There is a lot to see at the Illinois State Museum. But few are bothering to visit.
The 139-year-old museum was an earlycasualty of the nasty state budget impasse between Gov. Bruce Rauner and House Speaker Michael Madigan. Rauner shuttered it in October 2015 to save money.
That was a terrible decision. Nine months later, in July, the museum reopened after a legislative committee approved a $5 admission fee for adults at the main campus in Springfield, but attendance has fallen into the basement — and not because of the new fee. Bouncing back after closing has been tough.
Looking for one clear and tangible example of how the state budget crisis is hurting Illinois? Here you go.
Attendance at the Illinois State Museum since it reopened been dismal. Figures provided by the Illinois Department of Natural Resources, which operates the museum, to the Springfield State Journal-Register show attendance fella whopping 78 percent.
From the July 2 reopening through Tuesday, 13,434 people had visited, down from 61,266 visitors for the same months in 2014.
It’s easy to blame the attendance drop on the new $5 admission fee, though the museum remains free for kids, senior citizens, military members and veterans. But a satellite museum facility that also was closed, the Dickson Mounds Museum in Fulton County, charges no admission and also has suffered a big drop in attendance. And school group attendance dropped by two thirds.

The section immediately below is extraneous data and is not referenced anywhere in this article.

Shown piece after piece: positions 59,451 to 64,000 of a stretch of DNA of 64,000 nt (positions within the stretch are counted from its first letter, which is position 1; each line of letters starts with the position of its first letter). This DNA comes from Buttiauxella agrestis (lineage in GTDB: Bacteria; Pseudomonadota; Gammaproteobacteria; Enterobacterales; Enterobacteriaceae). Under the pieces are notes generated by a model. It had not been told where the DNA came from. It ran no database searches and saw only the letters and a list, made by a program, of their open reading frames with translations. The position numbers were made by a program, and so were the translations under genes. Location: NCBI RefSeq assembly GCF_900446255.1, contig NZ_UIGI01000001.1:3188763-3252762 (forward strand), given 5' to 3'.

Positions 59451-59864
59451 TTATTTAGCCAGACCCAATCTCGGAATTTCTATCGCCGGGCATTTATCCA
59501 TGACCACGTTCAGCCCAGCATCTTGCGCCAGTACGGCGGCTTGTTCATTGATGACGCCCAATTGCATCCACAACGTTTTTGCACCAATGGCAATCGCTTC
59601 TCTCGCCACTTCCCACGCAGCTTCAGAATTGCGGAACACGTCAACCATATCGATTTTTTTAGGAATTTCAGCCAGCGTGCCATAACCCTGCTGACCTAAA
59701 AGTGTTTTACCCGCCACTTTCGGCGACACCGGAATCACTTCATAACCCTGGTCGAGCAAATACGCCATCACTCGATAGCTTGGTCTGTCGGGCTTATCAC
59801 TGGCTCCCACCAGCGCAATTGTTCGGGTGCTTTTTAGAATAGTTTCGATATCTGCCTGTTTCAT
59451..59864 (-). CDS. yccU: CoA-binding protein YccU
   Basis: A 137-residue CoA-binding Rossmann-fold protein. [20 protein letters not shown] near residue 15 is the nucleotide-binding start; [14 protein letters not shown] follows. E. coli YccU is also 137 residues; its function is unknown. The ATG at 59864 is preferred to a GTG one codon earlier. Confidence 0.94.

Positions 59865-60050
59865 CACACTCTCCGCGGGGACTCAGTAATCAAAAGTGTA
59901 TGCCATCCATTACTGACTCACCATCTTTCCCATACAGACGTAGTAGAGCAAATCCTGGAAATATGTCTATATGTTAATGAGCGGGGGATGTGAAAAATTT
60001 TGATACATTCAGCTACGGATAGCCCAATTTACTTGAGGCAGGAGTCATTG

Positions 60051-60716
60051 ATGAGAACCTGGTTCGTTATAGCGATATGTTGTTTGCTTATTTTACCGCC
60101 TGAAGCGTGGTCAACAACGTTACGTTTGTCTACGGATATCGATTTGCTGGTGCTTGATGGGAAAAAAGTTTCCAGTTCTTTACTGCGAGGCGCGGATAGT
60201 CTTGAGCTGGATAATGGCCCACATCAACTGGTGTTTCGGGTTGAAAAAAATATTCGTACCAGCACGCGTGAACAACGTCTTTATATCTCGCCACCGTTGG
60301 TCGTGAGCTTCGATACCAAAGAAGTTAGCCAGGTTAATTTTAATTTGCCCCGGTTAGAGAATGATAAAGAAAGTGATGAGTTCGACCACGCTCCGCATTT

The nine-month closure hit hard.
“My opinion is the admission fee by itself does not account for the change in numbers,” Mike Wiant, interim director of the museum, told the State Journal-Register. “There is also the uncertainty of not knowing if the museum is open.”
What school would want to plan a field trip to a museum that it can’t be sure will even stay open? Museum lovershave to wonder about expertise lost by layoffs, which has been well reported, and the departure of top-flight staff members. The Illinois State Museum went on probation with the American Alliance of Museums last year, another knock.
As it happens, people are missing out by not visiting the state museum. With four branches, it boasts a collection of 13.5 million objects. It has the largest collection of mastodon fossils in the world. Scientists around the world have relied on the museum’s resources. Illinois artists display their work there.
For more than a year now, this newspaper has reported in detail how the state’s budget impasse is harming real people and worthy institutions. Social service agencies are closing or cutting back. Universities are in crisis mode. Illinois residents are fleeing. And now we learn the state museum is getting walloped.
At what point does recovery become impossible?
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